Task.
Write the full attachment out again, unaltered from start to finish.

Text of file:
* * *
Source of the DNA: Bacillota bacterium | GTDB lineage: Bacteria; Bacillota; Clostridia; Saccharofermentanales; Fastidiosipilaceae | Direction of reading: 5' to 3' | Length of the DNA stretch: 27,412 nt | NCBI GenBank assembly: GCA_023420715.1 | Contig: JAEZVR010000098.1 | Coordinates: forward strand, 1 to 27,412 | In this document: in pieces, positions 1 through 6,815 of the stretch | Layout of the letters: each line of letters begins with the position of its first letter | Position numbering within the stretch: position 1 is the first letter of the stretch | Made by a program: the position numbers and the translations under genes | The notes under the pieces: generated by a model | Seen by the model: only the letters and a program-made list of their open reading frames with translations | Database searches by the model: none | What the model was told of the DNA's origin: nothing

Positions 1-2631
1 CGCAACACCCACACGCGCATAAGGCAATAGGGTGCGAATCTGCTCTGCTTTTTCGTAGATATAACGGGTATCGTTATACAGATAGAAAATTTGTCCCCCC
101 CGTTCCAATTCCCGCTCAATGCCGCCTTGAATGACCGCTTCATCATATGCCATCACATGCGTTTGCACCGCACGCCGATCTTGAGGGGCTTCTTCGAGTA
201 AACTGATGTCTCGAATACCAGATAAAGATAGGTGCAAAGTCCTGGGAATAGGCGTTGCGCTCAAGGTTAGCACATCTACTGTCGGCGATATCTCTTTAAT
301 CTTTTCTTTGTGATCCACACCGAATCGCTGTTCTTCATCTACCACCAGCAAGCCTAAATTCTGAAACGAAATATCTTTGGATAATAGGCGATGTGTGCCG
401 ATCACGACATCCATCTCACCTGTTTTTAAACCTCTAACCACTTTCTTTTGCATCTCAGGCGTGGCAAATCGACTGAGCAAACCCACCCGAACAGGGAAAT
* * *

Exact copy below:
Source of the DNA: Bacillota bacterium | GTDB lineage: Bacteria; Bacillota; Clostridia; Saccharofermentanales; Fastidiosipilaceae | Direction of reading: 5' to 3' | Length of the DNA stretch: 27,412 nt | NCBI GenBank assembly: GCA_023420715.1 | Contig: JAEZVR010000098.1 | Coordinates: forward strand, 1 to 27,412 | In this document: in pieces, positions 1 through 6,815 of the stretch | Layout of the letters: each line of letters begins with the position of its first letter | Position numbering within the stretch: position 1 is the first letter of the stretch | Made by a program: the position numbers and the translations under genes | The notes under the pieces: generated by a model | Seen by the model: only the letters and a program-made list of their open reading frames with translations | Database searches by the model: none | What the model was told of the DNA's origin: nothing

Positions 1-2631
1 CGCAACACCCACACGCGCATAAGGCAATAGGGTGCGAATCTGCTCTGCTTTTTCGTAGATATAACGGGTATCGTTATACAGATAGAAAATTTGTCCCCCC
101 CGTTCCAATTCCCGCTCAATGCCGCCTTGAATGACCGCTTCATCATATGCCATCACATGCGTTTGCACCGCACGCCGATCTTGAGGGGCTTCTTCGAGTA
201 AACTGATGTCTCGAATACCAGATAAAGATAGGTGCAAAGTCCTGGGAATAGGCGTTGCGCTCAAGGTTAGCACATCTACTGTCGGCGATATCTCTTTAAT
301 CTTTTCTTTGTGATCCACACCGAATCGCTGTTCTTCATCTACCACCAGCAAGCCTAAATTCTGAAACGAAATATCTTTGGATAATAGGCGATGTGTGCCG
401 ATCACGACATCCATCTCACCTGTTTTTAAACCTCTAACCACTTTCTTTTGCATCTCAGGCGTGGCAAATCGACTGAGCAAACCCACCCGAACAGGGAAAT